Update 2012Oct12: Version 16.0.1 of Firefox has just been released. The new version fixes the vulnerability that caused version 16.0 to be pulled from the Firefox download site yesterday. All users are encouraged to upgrade to 16.0.1 as soon as possible.
Firefox 16.0 has been removed from the Mozilla web site due to a new vulnerability. Users who have already upgraded to the new version should either downgrade to version 15.0.1 or exercise extreme caution before visiting any unfamiliar or suspicious web site. The new vulnerability makes it possible for web sites to access information that is normally protected by the browser.
Users forced to switch to Windows 8 are going to have a hard time adjusting to the new user interface. People who provide technical support for those users are going to wish they were on an extended vacation. Ars Technica provides an early glimpse at the Windows 8 support experience.
Google encourages security researchers to discover security vulnerabilities in its web browser, Chrome. The recently-concluded Pwnium 2 contest revealed one new vulnerability. A $60,000 prize was awarded to its discoverer, and within hours, a new version of Chrome (22.0.1229.94) that addresses the vulnerability was released.
Despite the fact that Windows 8 has not yet started appearing on store shelves, Microsoft is releasing a set of updates for the new operating system. Since Windows 8’s RTM (release to manufacturing), several new issues have been discovered, and the updates are intended to address those issues.
Anyone testing or evaluating Windows 8 should install the updates, which are available through Microsoft Update.
Anyone buying a new computer with Windows 8 installed on it should check for and install any pending updates immediately after powering up the computer for the first time. Anyone installing Windows 8 after it is released to retail should also immediately check for and install any pending updates.
Another new version of the Firefox web browser was released today.
The release notes for version 16.0 describe all the most notable changes, while the bug fixes page for version 16.0 lists every change.
It’s Patch Tuesday and Microsoft has released seven security bulletins, affecting Windows, Word, Internet Explorer and other Microsoft software. A total of 20 vulnerabilities are addressed by the updates. We covered the details in a previous post. As always, we encourage everyone running affected software to apply the updates as soon as possible.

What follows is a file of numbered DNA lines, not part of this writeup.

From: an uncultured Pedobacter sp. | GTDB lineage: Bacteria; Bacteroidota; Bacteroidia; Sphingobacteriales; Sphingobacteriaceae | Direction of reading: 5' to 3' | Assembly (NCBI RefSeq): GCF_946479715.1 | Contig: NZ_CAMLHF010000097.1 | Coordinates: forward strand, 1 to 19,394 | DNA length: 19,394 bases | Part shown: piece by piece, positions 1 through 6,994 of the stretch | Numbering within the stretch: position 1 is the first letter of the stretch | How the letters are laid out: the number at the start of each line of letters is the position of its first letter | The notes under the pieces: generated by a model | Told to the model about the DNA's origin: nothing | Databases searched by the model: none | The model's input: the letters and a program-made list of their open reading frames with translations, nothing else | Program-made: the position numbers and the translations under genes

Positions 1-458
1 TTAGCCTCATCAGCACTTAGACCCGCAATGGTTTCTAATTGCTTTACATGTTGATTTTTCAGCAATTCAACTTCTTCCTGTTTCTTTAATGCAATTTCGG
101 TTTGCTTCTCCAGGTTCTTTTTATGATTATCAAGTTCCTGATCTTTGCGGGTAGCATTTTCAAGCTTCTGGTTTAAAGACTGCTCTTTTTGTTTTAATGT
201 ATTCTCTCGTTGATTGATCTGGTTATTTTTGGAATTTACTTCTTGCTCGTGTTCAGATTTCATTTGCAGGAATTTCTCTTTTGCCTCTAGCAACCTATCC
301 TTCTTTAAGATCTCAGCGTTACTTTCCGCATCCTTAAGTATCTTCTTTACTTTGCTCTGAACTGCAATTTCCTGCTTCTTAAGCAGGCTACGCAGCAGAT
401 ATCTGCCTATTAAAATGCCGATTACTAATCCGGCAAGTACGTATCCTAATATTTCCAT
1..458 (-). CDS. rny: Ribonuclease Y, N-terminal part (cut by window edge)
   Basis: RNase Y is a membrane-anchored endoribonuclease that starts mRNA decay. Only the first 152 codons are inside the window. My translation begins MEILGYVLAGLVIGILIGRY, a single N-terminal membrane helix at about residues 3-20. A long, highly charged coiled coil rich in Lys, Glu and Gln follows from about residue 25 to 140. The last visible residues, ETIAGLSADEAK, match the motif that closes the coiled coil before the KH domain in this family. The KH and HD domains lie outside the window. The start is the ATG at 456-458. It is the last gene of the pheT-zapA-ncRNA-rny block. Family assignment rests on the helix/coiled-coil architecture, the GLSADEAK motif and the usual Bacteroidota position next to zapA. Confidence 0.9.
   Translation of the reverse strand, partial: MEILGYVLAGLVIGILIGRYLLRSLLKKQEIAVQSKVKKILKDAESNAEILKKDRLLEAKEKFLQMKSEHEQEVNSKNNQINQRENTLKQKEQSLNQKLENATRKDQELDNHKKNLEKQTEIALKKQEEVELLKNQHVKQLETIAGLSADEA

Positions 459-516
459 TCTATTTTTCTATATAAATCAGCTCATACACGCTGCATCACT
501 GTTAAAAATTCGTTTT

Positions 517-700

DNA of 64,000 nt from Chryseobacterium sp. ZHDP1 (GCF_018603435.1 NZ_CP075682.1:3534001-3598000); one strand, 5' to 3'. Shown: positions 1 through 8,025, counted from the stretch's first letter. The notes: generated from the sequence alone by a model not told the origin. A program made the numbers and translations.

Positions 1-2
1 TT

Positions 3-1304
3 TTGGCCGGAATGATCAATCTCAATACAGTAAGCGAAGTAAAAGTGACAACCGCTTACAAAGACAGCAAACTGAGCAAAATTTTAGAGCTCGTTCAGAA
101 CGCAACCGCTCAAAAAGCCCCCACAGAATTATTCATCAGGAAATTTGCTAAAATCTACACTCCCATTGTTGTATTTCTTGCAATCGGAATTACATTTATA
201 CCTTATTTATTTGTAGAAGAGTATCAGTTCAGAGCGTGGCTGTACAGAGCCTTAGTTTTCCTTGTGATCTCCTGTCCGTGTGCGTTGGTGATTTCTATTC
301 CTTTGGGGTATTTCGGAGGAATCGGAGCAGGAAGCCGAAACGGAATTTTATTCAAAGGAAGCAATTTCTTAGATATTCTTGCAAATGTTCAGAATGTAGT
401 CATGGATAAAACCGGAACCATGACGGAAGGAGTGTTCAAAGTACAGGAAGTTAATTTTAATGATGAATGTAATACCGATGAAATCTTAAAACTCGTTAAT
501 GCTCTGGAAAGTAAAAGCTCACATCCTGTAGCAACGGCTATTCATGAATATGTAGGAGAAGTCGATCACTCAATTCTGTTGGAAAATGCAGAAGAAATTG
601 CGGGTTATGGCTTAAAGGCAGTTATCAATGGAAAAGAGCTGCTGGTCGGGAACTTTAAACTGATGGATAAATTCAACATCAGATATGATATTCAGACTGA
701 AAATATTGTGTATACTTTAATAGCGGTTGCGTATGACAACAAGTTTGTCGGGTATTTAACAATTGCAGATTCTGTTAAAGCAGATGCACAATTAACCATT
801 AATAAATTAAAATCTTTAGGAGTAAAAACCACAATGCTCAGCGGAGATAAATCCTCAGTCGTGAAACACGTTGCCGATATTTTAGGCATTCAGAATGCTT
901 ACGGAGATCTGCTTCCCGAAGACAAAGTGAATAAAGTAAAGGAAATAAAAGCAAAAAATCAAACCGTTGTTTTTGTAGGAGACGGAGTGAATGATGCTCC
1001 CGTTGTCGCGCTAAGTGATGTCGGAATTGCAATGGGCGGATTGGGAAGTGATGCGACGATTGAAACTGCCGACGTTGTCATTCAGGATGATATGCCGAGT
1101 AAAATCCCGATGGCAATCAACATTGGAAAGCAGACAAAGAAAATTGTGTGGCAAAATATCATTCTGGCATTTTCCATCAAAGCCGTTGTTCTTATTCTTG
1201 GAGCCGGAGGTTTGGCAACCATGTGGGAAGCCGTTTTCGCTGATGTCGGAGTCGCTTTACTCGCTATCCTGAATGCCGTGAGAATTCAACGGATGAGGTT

Released yesterday, version 11.4.402.287 addresses security, performance and stability issues in the previous versions of Flash. Users are encouraged to install the new Flash as soon as possible.
Note that at the time of this post, the Flash Player Update Announcement on Adobe’s site shows the wrong version in the first paragraph. It should show the new version as 11.4.402.287 but instead shows it as 11.4.402.278.
Updates for Internet Explorer 10 and Google Chrome, containing associated fixes for Adobe Flash, were also released yesterday.
There’s another new version of Google’s Chrome web browser. Version 22.0.1229.92 addresses several security holes and includes a new version of Flash. The full details are available in the update announcement.
ITWorld has posted an article reviewing several methods for reviving the Start menu in Windows 8.
Two of the solutions are open source (free), and the third costs about $5. Each has various pros and cons, as described in the article.
Another month, another batch of updates from Microsoft. On October 9, starting at about 10 am PDT, Microsoft will release patches that address a total of twenty vulnerabilities in Windows and Office. Seven security bulletins will cover the defects being patched, one of which is a critical vulnerability in Word.
Also included in the upcoming updates will be Microsoft Security Advisory (2661254): Update For Minimum Certificate Key Length. This update is the final step in a series of actions taken by Microsoft to improve Internet-based security for its products. This update will force RSA-encrypted communications in Internet Explorer and Outlook to use keys that are 1024 bits in length or greater. If you access secure web sites with Internet Explorer or use encrypted email with Outlook, this update may cause those services to stop working. For further details, see: